I noticed whilst objdumping drivers/cpufreq/cpufreq.o that there was dwarf info
for various things that I know the cpufreq subsystem doesn't use (VM internals
and ELF definitions for example). I suspect these are being pulled into the
build through some dependancy chain of #includes. But as the object code
doesn't ever refer to those definitions, is there a reason why gcc still emits
them into the debuginfo ?
For an example, objdump -W drivers/cpufreq/cpufreq.o and search for 'vma' or 'Elf'
(and a whole host of other never used symbols).
GCC has -feliminate-unused-debug-symbols and -feliminate-unused-debug-types
options to give users better control over this (the latter is on by default).
You'd need to attach your cpufreq.o + cpufreq.i, say some examples of
types/symbols and then we can talk over readelf -wi dump whether something is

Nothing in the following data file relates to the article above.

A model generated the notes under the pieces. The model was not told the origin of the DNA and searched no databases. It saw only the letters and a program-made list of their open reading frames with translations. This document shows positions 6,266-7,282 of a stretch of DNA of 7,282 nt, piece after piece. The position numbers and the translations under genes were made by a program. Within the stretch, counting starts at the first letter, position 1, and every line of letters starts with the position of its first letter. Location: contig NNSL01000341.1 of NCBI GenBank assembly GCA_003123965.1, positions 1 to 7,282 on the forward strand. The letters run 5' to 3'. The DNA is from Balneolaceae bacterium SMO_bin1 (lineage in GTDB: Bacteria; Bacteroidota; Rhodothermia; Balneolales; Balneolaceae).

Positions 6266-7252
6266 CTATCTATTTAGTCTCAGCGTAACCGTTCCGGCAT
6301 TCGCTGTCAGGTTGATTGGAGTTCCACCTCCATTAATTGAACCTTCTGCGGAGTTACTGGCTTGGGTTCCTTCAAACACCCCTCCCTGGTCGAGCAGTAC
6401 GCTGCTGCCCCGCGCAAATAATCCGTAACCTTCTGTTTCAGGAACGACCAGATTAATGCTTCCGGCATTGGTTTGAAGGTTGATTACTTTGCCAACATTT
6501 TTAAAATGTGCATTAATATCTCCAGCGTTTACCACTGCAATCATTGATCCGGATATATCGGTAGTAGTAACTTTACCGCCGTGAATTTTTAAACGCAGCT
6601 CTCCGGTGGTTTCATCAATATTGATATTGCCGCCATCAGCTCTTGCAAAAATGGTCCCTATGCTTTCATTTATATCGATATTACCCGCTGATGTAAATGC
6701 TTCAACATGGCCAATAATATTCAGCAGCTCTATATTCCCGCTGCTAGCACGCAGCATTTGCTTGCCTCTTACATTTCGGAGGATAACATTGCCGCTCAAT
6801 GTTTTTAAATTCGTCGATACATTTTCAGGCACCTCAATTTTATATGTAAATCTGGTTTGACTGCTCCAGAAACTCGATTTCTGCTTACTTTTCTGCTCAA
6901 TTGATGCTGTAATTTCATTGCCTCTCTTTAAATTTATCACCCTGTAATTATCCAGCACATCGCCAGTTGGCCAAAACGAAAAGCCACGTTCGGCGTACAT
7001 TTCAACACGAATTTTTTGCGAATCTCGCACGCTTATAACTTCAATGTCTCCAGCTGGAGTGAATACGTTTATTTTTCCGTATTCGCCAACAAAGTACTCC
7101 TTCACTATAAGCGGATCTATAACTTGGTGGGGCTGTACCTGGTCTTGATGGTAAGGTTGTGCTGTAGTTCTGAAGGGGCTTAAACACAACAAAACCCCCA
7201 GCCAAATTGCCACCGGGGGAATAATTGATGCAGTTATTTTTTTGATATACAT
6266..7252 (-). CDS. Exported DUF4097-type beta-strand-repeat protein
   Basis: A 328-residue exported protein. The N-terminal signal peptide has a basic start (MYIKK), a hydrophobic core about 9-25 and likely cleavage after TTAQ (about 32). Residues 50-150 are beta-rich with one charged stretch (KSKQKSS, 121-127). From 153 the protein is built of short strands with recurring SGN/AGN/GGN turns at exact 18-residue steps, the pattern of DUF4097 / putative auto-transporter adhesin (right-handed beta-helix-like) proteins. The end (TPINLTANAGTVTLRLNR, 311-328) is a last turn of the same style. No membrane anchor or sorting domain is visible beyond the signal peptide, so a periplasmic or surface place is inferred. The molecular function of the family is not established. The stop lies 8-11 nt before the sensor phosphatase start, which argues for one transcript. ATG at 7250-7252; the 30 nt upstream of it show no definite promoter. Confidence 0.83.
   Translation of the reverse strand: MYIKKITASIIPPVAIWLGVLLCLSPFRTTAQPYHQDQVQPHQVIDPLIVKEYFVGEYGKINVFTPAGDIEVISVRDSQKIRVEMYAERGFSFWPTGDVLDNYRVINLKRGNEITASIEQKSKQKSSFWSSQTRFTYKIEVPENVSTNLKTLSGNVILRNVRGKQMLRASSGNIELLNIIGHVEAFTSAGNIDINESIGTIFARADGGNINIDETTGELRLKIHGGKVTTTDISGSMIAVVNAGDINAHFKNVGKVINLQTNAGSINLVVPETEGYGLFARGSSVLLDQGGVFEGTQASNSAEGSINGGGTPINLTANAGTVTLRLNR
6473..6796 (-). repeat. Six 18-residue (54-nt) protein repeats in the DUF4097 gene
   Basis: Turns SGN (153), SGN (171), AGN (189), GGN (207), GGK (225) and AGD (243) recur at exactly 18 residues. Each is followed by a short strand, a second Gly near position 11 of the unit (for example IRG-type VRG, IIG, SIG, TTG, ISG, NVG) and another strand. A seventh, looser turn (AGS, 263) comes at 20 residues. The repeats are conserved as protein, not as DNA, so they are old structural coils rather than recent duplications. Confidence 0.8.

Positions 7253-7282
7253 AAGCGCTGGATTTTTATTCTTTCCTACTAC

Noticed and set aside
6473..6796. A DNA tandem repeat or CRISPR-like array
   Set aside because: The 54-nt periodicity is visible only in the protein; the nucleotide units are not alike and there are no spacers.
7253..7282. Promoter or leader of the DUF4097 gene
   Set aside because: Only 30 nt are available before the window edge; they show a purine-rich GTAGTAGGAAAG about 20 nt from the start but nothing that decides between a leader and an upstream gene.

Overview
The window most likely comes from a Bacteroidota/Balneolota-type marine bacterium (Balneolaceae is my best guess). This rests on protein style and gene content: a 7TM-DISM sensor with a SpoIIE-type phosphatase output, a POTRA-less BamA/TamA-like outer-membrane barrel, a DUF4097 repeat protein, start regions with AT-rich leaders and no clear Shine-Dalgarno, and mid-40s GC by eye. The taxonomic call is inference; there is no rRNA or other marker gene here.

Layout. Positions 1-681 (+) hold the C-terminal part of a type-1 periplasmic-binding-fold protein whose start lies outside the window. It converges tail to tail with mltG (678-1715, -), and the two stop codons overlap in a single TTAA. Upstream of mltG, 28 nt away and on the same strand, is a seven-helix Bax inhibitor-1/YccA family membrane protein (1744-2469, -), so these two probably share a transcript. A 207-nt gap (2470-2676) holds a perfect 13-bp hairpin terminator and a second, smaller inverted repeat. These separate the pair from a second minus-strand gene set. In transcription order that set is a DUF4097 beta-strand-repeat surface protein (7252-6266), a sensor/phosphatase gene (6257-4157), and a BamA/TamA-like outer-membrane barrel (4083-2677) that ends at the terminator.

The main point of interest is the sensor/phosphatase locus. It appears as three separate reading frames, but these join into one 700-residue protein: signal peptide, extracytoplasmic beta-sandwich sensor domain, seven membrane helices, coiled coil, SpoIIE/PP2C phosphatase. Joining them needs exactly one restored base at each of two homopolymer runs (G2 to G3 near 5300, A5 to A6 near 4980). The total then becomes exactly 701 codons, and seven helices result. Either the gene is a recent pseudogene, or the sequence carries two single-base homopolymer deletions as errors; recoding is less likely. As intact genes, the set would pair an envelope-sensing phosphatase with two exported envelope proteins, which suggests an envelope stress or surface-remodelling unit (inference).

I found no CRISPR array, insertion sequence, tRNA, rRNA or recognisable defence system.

really unused or not. But always some people want less info in the debuginfo,
while others want more, we can't make everyone happy. The real solution is the
dwarf compacter, especially if it can for kernel compat accross all module
Created attachment 285871 [details]
So, if you want to know e.g. why Elf64_Addr type is in there, then it is one of
the many types reachable from struct task_struct (by reachable I mean types of
an aggregate and anything pointers in there point to transitively) and you can
get to struct task_struct from _cpu_pda or _proxy_pda extern variables. If you
don't -feliminate-unused-debug-symbols, then all extern decls seen will be in there,
just (unless -fno-eliminate-unused-debug-types) types that have never been
referenced won't be output.
Actually, _cpu_pda is used all around the code as objdump -dr cpufreq.o shows.